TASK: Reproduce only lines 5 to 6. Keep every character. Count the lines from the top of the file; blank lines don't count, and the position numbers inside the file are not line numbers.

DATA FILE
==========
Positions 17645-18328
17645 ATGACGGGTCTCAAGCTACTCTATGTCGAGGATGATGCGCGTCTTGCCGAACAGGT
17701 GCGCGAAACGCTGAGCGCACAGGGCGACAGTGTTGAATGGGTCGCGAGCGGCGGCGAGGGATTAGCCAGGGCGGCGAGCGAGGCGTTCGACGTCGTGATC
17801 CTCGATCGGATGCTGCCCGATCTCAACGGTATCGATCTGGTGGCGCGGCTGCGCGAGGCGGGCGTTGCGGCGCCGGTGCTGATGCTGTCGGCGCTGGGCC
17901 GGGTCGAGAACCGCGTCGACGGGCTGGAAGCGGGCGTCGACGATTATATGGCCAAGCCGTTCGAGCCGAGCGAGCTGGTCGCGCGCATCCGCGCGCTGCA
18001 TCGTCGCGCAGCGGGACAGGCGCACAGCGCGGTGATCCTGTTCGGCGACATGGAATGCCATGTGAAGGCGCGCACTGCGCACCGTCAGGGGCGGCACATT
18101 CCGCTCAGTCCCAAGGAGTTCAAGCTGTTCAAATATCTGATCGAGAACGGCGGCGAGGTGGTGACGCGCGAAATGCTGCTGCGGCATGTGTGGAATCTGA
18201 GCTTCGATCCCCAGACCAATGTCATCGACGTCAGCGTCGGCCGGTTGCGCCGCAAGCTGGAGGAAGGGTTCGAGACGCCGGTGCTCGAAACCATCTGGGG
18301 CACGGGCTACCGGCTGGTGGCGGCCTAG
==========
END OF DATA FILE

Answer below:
17901 GGGTCGAGAACCGCGTCGACGGGCTGGAAGCGGGCGTCGACGATTATATGGCCAAGCCGTTCGAGCCGAGCGAGCTGGTCGCGCGCATCCGCGCGCTGCA
18001 TCGTCGCGCAGCGGGACAGGCGCACAGCGCGGTGATCCTGTTCGGCGACATGGAATGCCATGTGAAGGCGCGCACTGCGCACCGTCAGGGGCGGCACATT